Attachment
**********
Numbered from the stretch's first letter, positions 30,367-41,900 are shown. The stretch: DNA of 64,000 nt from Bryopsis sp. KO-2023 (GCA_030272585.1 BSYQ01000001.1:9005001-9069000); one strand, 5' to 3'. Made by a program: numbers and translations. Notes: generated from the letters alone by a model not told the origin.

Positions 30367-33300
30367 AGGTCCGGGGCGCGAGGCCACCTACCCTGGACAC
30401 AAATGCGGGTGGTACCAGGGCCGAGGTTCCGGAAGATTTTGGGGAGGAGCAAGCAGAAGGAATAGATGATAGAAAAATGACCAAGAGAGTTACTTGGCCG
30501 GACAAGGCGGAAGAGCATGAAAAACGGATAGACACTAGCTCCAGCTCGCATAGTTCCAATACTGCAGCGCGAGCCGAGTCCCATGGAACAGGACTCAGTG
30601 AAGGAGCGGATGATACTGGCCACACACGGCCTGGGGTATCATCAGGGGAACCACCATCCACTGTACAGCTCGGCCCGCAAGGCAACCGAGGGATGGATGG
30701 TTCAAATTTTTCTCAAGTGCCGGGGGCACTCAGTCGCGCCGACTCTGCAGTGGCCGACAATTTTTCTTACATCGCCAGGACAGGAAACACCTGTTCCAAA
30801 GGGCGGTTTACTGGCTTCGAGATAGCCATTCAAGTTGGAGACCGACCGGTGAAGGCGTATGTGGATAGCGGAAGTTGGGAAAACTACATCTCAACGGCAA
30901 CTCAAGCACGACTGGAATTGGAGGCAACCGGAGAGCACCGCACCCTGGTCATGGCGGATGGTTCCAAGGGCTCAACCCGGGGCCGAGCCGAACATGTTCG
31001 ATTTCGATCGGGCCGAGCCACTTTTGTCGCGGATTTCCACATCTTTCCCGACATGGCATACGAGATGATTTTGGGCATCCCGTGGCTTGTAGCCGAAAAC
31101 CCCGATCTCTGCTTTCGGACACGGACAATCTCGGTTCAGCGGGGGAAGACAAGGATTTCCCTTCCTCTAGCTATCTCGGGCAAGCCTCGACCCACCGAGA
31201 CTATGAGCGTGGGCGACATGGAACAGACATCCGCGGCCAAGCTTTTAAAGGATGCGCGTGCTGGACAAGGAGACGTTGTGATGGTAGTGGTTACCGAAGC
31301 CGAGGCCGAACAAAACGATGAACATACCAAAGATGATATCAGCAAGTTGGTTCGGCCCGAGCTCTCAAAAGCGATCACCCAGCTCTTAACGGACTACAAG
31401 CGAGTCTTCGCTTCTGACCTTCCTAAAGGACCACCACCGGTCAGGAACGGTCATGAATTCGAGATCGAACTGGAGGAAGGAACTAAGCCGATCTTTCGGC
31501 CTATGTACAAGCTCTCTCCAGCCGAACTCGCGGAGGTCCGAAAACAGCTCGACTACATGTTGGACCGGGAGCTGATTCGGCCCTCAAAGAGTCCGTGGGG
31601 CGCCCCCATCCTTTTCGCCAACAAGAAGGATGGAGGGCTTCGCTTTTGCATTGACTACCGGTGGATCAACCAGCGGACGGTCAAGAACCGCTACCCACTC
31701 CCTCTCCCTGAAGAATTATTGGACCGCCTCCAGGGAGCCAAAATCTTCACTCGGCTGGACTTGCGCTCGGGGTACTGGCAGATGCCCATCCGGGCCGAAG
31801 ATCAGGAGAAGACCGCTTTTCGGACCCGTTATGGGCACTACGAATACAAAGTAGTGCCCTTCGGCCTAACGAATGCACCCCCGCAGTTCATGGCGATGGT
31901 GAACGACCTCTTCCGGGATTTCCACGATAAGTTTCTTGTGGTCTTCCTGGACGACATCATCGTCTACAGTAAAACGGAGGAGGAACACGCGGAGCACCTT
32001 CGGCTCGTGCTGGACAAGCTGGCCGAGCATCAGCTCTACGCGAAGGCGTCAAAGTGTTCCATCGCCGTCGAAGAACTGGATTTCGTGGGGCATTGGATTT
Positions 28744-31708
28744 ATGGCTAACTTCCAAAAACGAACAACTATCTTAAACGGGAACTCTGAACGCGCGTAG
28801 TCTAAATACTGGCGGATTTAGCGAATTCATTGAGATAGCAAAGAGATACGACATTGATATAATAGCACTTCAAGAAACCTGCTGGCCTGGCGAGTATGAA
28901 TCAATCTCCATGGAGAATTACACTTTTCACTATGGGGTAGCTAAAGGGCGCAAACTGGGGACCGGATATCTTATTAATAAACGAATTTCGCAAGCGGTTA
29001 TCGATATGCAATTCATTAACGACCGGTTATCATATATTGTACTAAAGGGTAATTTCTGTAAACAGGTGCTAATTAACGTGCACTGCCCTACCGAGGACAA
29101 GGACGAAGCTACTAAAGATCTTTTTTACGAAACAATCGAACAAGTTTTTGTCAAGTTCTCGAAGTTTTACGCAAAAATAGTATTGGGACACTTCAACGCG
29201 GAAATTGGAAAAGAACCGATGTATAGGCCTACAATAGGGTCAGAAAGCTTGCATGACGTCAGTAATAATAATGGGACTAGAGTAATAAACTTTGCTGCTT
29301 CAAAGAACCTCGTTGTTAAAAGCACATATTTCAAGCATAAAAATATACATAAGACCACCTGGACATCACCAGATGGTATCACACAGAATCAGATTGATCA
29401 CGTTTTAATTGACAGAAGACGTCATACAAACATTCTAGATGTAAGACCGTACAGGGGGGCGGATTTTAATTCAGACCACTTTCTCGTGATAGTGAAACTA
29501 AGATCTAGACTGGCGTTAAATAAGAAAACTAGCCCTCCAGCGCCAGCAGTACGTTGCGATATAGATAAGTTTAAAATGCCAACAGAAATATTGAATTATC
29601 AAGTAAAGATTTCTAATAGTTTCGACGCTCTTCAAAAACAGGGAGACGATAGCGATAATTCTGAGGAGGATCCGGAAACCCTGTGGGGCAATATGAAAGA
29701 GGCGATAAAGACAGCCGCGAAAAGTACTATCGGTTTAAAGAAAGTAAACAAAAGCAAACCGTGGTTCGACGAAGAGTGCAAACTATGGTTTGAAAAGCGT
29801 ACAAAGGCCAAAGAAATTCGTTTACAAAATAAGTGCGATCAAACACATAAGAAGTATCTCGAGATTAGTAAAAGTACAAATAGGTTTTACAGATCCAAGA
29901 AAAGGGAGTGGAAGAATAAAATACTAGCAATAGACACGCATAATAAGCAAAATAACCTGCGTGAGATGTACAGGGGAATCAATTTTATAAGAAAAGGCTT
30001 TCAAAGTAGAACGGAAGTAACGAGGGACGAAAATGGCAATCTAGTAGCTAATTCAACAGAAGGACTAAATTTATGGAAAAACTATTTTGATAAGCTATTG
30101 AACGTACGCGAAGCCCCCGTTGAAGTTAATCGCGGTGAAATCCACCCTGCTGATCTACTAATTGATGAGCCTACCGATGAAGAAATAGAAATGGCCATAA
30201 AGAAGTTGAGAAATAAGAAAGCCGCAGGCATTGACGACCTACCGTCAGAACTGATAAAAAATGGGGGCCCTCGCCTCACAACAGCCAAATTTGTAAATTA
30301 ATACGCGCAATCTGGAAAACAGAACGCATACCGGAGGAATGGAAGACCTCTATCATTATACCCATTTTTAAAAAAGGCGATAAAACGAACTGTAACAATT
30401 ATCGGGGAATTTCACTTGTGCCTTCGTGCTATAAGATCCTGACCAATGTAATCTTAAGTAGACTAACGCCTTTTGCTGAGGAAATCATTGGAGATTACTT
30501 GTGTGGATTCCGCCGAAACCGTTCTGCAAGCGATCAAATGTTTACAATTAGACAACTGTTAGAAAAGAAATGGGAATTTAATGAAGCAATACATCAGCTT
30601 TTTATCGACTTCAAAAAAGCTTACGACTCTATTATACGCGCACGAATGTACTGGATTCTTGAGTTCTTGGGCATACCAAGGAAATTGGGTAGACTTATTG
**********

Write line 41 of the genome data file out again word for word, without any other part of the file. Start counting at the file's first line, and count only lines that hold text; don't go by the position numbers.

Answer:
30601 TTTATCGACTTCAAAAAAGCTTACGACTCTATTATACGCGCACGAATGTACTGGATTCTTGAGTTCTTGGGCATACCAAGGAAATTGGGTAGACTTATTG